Looking at a dialog with a simple interaction (multi-selection table with checkboxes at front and [Add] and [Cancel] buttons in the Dialog footer), but complex data (two-level hierarchy, several columns), would you advise to have the [Add] button active while no row has been selected?

The question came up in the context of a guideline for (edit and create) dialogs which have either [Save] or [Create] in the dialog footer, recommending to have these buttons active all the time. Rationale is that active buttons can be pressed and the system can help the user with error messages about missing or wrong values.

Now the multi-select-add dialog has only a single error condition (no checkbox checked), and there is an argument that everyone will understand that to turn the [Add] button active, at least one checkbox must be checked. On the other hand, the only additional interaction which is supported by the always-active [Add] button is that in the single possible error condition (no checkbox checked), which indicates the user does not understand the dialog's reason for being, the system shows an explanation.

Apart from additional development effort for the error message, I think the concern is that the active [Add] creates an affordance for the user to click it without checking any row checkbox first.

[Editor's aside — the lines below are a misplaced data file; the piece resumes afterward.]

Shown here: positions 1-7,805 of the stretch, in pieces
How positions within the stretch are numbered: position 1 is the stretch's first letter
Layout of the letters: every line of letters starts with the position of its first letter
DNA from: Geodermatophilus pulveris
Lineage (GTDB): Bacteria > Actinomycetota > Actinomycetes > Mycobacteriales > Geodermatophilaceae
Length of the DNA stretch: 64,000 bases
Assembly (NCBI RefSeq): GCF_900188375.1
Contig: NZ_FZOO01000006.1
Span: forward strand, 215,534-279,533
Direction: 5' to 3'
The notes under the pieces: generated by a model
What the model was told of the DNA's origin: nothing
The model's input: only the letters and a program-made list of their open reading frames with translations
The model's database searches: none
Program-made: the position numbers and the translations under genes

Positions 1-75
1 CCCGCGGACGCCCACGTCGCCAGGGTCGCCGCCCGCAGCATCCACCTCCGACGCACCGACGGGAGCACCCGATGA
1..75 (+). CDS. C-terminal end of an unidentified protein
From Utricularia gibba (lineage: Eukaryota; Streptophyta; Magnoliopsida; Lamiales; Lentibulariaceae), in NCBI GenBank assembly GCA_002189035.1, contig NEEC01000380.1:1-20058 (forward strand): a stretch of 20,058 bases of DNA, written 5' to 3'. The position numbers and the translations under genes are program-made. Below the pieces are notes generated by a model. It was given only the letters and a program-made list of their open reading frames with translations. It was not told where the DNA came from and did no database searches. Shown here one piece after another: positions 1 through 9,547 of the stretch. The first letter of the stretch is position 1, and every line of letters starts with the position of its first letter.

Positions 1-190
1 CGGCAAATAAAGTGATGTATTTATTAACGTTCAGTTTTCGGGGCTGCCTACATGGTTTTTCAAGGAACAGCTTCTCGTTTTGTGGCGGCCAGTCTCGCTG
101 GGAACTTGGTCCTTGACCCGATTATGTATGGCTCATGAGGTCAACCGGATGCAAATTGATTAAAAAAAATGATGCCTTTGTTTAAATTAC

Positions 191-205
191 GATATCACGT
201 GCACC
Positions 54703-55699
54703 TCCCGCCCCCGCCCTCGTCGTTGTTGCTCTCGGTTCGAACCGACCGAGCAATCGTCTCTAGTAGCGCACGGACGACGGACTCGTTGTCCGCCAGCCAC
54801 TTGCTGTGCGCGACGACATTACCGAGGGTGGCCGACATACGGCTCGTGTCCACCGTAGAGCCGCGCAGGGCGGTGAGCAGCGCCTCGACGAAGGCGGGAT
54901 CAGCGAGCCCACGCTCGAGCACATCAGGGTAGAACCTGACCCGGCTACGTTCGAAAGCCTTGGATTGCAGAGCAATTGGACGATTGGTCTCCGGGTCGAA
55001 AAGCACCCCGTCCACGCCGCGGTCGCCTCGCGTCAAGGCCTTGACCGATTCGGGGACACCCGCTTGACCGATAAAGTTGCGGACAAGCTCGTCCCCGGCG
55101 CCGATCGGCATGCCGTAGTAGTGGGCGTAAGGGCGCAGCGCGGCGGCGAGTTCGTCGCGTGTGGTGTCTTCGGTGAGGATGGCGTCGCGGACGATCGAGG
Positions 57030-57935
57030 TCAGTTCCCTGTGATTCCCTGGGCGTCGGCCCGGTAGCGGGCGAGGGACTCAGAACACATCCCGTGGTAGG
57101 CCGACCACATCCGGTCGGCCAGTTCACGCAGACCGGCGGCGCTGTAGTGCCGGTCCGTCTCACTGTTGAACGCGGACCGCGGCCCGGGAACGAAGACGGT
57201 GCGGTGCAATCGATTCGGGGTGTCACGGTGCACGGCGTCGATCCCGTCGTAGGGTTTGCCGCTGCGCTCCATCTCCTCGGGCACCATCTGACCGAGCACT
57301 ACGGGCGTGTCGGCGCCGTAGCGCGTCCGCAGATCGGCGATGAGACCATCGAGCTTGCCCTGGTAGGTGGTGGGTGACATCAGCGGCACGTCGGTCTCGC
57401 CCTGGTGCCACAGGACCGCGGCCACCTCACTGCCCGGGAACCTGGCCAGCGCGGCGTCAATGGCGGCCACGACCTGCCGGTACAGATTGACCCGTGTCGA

I found a few similar discussions here, which don't all point in the same direction:

Should a Save button be disabled if there have been no changes made? (answers lean towards active only if legal)

Do I display a button (that's directing to content, but there's no content yet) as disabled or active followed by an empty state? (answer recommends active button)

Disabling submit-button until the user has completed the form (answer recommends active button)

So I'm still undecided...

1 Answer 1


Explicit design always wins:

  • List reasons to disable : "At least one checked item is required."
  • Keep the button to save/create disabled while there are reasons to disable.

Simple, clear, efficient, easy to implement.

Pro tip tho: don't put complex interactions in a Dialog. Do it in a dedicated page.

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